Sub-Saharan Africa On average, growth rates in Sub-Saharan Africa high during the last two years: about 6% (about 3.5% per capita) This is much higher than in earlier periods: average of 4.5 between 2000-2006 (2% per capita); and even much lower in earlier periods. Many countries in Sub-Saharan Africa already hit by food crisis. Moreover, progress on poverty reduction still low
Growth elasticity of headcount poverty Percentage decline in headcount due to percentage increase in average income, varies between 1 and 2 For Sub-Saharan Africa, with a headcount of 50%, the index will fall by 1.75-3.5 percentage points with current per capita growth rates of 3.5%. The population growth is about 2.5%, so that high growth rates are needed to stabilize the amount of poor. With current growth rates of about 6% this may be the case. However, if growth declines, the amount of poor will definitely rise!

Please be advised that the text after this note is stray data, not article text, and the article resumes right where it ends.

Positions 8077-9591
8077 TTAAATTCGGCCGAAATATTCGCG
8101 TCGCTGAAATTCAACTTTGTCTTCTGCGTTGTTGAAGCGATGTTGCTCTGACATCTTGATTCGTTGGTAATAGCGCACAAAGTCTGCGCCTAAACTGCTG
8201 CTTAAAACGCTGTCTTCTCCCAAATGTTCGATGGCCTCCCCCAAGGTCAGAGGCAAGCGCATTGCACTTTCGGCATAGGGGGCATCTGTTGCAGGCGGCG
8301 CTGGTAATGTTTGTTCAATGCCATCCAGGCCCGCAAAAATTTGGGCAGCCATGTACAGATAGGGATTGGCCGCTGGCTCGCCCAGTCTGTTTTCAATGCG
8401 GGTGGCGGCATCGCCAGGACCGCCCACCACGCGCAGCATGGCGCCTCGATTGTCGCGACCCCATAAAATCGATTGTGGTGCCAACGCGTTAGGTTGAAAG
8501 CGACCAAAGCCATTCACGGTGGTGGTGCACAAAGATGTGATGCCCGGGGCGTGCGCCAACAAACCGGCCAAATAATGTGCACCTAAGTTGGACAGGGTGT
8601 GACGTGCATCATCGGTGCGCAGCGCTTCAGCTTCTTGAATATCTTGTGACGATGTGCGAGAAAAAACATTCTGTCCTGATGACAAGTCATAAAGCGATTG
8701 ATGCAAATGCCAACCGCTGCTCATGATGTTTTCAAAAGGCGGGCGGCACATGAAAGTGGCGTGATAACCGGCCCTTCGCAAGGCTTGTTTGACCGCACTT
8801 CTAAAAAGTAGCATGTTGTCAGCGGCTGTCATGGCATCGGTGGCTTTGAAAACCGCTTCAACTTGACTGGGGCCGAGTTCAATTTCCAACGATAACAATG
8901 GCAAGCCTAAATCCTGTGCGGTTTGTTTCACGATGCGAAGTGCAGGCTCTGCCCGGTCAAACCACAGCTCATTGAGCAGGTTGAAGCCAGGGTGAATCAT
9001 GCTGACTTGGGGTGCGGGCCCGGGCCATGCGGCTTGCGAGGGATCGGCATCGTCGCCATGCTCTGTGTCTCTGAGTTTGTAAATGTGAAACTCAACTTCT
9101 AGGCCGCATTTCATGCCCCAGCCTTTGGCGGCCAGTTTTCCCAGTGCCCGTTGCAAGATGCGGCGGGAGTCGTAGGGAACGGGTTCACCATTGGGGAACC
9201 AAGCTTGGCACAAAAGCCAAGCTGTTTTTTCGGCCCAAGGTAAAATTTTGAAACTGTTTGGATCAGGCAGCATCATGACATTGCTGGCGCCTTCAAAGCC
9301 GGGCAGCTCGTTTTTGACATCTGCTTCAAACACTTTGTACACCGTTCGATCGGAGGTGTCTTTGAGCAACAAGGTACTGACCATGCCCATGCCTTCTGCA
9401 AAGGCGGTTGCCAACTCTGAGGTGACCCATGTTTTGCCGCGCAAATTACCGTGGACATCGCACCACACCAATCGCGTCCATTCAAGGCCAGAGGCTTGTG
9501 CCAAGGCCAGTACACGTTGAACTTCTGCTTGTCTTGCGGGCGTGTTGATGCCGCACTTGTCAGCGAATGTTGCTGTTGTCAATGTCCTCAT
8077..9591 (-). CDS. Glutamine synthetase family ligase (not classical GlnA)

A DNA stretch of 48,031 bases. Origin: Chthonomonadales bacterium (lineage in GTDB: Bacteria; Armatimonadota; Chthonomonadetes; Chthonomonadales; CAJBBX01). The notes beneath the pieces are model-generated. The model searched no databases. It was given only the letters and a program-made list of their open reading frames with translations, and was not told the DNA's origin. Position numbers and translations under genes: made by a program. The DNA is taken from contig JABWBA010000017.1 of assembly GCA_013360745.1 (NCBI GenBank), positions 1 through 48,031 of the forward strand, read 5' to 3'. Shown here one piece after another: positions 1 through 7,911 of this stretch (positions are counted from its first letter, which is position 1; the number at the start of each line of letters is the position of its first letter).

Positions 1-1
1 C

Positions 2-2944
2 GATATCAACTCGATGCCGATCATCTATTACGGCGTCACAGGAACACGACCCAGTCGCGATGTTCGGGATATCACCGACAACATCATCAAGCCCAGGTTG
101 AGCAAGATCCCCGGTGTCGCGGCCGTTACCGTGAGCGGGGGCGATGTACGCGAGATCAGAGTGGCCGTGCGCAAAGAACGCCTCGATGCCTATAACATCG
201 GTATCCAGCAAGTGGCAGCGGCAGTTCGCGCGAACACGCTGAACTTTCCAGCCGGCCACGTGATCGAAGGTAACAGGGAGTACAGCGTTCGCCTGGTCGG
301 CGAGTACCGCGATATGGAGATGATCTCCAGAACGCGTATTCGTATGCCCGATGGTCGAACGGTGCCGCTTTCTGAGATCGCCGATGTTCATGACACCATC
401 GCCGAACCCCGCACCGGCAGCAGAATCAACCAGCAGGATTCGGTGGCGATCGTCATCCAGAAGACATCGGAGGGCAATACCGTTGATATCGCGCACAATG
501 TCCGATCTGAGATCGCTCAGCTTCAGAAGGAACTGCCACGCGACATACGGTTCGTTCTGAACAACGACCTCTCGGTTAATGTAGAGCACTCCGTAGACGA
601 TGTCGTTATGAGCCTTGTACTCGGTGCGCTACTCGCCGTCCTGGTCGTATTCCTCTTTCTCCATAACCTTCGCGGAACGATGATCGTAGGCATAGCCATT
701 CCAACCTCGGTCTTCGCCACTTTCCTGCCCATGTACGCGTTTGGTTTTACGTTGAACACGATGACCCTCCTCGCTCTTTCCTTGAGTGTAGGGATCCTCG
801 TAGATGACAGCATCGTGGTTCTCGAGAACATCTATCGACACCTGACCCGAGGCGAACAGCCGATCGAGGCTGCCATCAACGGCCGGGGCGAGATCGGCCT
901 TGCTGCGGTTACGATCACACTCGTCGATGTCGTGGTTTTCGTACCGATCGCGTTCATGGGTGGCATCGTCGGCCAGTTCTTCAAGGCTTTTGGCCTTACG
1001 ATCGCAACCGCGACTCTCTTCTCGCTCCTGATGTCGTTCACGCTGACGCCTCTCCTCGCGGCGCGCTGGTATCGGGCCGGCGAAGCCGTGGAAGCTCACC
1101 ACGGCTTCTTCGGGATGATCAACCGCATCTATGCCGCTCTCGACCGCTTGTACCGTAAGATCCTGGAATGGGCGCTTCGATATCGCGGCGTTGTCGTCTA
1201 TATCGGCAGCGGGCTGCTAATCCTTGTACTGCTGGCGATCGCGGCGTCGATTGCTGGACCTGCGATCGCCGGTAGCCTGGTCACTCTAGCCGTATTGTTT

How is Africa affected by the financial crisis ? • Indirectly via a decline in global growth • A decline in aid • A decline in remittances • A decline in private flows (FDI, Loans) I will concentrate on 1, 2 and 3.
Decline in global growth Without offsetting macroeconomic policy changes, global growth could decline by 3-6 percentage points The global trend growth is now about 4% Hence, a global decline of about 2 percent may result
Growth decline in Africa The IMF suggest that for every 1% decline in global GDP growth, growth in Sub-Saharan Africa will decline by 0.5 percentage points Hence, if global growth declines somewhere between 3 and 6 percent, African growth will decline by 1.5-3 percentage points. GDP per capita growth in Sub-Saharan Africa is now about 3.5%. Due to a global decline in growth, this may result in GDP per capita growth rates of somewhere between 0.5 and 2% In addition, negative effects of declines in capital flows may be expected. Therefore, without offsetting policies, growth in Africa may go down to 0% per capita: recession!